Do you write them or leave them to your reader's imagination?
Is it necessary to write: "Excuse-moi, monsieur, but I am looking for the oh-so-charming Madmoiselle" if you have a Frenchman looking for his new love interest? Does he need to talk about her 'leetle shoes'? Does your Englishman have to sound like " 'ere, 'ere, guv'ner, tike yur boots off an' set yurself down hal' a mo'?"
I confess I have not done this, and my reasons are two-fold. Firstly, as a reader, I hate fighting through accents when the writer has put it all down phonetically. I can hear the accent in my head, I don't need it written down. Secondly, as a writer, I find I can give the impression of the accent through vocabulary choices and rhythms, if this is necessary.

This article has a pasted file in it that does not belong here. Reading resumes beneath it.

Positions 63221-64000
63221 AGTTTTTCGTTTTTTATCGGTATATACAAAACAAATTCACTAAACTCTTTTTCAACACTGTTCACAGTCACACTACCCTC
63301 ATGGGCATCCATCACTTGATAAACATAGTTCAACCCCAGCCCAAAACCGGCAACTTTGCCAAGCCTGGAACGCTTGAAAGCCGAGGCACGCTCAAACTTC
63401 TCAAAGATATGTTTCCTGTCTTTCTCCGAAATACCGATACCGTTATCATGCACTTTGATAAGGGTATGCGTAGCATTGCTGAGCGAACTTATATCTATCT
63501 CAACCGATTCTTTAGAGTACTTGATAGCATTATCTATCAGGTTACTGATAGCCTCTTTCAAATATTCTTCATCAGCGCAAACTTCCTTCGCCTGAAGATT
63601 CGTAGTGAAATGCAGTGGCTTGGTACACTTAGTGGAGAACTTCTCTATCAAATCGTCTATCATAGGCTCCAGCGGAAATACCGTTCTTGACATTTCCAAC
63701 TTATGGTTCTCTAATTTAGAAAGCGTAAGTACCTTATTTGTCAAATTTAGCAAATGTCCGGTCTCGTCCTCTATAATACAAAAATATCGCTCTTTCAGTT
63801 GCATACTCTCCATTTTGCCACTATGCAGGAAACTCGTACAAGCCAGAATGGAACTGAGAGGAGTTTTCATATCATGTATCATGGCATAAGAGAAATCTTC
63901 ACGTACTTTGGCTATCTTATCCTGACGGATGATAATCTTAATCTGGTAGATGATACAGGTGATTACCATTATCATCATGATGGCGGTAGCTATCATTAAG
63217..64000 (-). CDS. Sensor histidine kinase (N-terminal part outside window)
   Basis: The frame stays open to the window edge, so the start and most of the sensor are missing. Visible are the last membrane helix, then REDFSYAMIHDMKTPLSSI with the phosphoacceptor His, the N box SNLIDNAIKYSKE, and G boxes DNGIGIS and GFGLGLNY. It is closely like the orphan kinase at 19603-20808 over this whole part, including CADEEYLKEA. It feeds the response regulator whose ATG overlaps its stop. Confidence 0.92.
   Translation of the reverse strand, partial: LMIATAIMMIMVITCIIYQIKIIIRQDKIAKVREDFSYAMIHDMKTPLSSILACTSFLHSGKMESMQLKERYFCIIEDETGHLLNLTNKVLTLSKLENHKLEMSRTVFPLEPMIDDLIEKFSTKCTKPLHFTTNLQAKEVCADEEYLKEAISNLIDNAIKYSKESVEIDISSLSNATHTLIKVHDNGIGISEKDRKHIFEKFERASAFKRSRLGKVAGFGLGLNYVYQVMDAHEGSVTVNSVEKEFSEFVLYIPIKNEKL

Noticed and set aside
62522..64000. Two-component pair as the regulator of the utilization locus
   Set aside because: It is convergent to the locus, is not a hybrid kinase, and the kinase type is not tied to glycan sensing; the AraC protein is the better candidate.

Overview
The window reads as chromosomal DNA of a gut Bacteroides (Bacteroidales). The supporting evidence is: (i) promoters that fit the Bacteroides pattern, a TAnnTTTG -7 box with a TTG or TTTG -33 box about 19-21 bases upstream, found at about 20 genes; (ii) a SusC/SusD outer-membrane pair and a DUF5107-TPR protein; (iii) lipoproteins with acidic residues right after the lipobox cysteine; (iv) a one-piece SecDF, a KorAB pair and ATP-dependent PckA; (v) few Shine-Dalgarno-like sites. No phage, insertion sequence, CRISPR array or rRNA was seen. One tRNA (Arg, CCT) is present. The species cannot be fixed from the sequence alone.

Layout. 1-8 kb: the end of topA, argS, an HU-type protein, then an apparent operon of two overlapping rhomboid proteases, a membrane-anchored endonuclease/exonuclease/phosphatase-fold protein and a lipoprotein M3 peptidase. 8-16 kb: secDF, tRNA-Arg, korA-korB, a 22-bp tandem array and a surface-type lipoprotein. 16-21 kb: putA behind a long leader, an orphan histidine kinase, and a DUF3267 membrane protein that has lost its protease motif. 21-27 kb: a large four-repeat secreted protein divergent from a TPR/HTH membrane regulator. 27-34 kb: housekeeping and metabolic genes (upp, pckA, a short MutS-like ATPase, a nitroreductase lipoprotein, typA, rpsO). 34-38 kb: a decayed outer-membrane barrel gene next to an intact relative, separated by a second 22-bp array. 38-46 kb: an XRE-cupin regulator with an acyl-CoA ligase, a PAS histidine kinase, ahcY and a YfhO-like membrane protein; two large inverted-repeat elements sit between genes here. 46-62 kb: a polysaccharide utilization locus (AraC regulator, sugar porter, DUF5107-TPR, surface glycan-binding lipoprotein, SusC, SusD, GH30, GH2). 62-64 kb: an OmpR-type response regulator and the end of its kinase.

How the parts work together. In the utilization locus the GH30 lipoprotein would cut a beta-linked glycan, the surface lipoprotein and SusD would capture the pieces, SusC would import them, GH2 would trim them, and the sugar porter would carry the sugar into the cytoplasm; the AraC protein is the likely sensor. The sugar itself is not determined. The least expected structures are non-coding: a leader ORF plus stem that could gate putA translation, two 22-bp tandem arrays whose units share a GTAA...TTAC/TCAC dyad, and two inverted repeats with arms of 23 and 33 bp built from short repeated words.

For instance: A North American: Sidewalk
North American: Bag of potato chips
English: Bag of crisps
There are regional vocabularies all over the world. I find using these words a far better indicator of the character's voice then plastering every word with an accent.
Tell me how you handle this situation. I'd be curious to know.
Y'all come back now, y'hear?
SPECIAL NOTE: Tomorrow, I've got a guest post spot over at Terry's Place,
writer Terry Odell's wonderful blog. Please drop by and say hi!